How I’m making Love at a Distance more accessible for Adelaide Fringe 2021

An image of theatre seats with the text "Accessible Fringe"and "How I'm  making Love at a Distance more accessible during the Adelaide Fringe in 2021

How I’m making Love at a Distance more accessible for Adelaide Fringe 2021

Adelaide Fringe is the second largest ‘open access’ arts festival in the world. ‘Open Access’ means that anyone is able to present work, regardless of their life experience or background. This is very exciting because it opens up the playing field for more and more people to share their stories.

I’m forever blown away by the power of stories to bring people together and explore new perspectives. I love to collecting diverse stories to share within my shows. We all know the experience of love is universal, everyone has experienced love in many ways no matter what walk of life they may be from. So when you know you have stories that can be relatable to many people, the next challenge is to find new ways of ensuring my shows are accessible to people no matter what barrier they face. Access in this context is about how people are able to view, engage and enjoy their arts experiences.

I’m really excited to share that late last year I received an SA Artists COVID Support Grant which has enabled me to offer some exciting accessibility options to ensure I can welcome new audience members who may not have previously been able to attend cabaret shows like mine in the Adelaide Fringe!

The SA Artists COVID Support Grant,  thank you to the Department of Premier and Cabinet through Arts South Australia and Adelaide Fringe, is making it possible for so many local artists and producers to present work during such an uncertain time. I feel incredibly privileged to be listed alongside shows such as Awkward Activists, Comfort Food Cabaret, Mat Tarrant: Happy and the Book of Faz.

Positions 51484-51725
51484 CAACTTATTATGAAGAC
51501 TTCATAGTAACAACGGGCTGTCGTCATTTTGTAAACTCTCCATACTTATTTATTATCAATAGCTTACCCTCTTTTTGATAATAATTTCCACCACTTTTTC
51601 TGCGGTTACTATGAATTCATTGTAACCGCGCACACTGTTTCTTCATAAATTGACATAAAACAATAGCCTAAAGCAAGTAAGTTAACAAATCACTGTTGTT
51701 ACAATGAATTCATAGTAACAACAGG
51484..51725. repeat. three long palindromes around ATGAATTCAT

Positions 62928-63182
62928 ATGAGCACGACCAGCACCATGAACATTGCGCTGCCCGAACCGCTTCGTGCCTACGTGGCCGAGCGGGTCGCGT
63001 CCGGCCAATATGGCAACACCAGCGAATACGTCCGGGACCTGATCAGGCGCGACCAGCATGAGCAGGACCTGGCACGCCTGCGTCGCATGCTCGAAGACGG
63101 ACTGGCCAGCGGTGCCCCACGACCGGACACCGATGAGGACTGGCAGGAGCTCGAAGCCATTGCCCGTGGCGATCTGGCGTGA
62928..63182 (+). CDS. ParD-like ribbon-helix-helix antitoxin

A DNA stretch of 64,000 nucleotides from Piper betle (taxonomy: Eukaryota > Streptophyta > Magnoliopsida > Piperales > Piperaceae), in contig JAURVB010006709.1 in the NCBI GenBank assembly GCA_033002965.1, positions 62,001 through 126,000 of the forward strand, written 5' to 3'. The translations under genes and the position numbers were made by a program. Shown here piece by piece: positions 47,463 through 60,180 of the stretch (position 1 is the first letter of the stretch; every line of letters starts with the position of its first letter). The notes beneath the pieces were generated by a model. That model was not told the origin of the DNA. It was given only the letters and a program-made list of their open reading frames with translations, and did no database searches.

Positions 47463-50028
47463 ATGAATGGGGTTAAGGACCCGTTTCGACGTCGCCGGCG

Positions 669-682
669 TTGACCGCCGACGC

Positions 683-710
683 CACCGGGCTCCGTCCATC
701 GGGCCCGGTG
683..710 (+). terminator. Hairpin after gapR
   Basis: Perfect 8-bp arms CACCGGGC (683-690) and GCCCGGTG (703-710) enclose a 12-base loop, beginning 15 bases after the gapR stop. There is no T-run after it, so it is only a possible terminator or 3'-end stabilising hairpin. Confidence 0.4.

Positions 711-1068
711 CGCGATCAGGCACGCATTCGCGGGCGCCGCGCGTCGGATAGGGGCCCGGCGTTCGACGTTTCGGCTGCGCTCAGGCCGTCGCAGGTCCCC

I wanted to ensure I’m paying this support back towards the wider Fringe Community – including audience members who have been adversely effected by pandemic.

COME ONE COME ALL – $5 tickets for those financially effected by COVID19

is a special campaign for folks who aren’t able to afford the full price of a ticket. If you’ve been adversely impacted by the pandemic and would like to attend the show, contact me via Ukulele Dream Girl on Facebook to receive a promo code to book up to two tickets to any night of my season for just $5 each. There are 35 discounted tickets available at this rate.

Audio described performance
5pm Monday 8th of March

I’m incredibly excited to have an audio describer joining me on my closing night to make this performance more accessible to audience members who are vision impaired thanks to this partnership with Access to Arts.

Relaxed performances -5pm Fridays 26th of Feb & 5th of March

for audience members who might feel overwhelmed by sensory overload, my shows at The Lark on Fridays 26th of Feb & 5th of March will be ‘relaxed’ performances. For those who might not be up for the hustle and bustle of seeing a show at a major Fringe Hub venue like Gluttony, I’m also excited to be sharing three performances of the show at Mixed Creative in Port Adelaide. Mixed Creative is a community space for artists run by artists, The Laneway Stage is a open air, cozy but breathable space in their courtyard.

Do you have any suggestions about how I can improve accessibility at my shows or events? Please let me know via so I can ensure I’m providing more accessible opportunities for everyone to engage in the arts!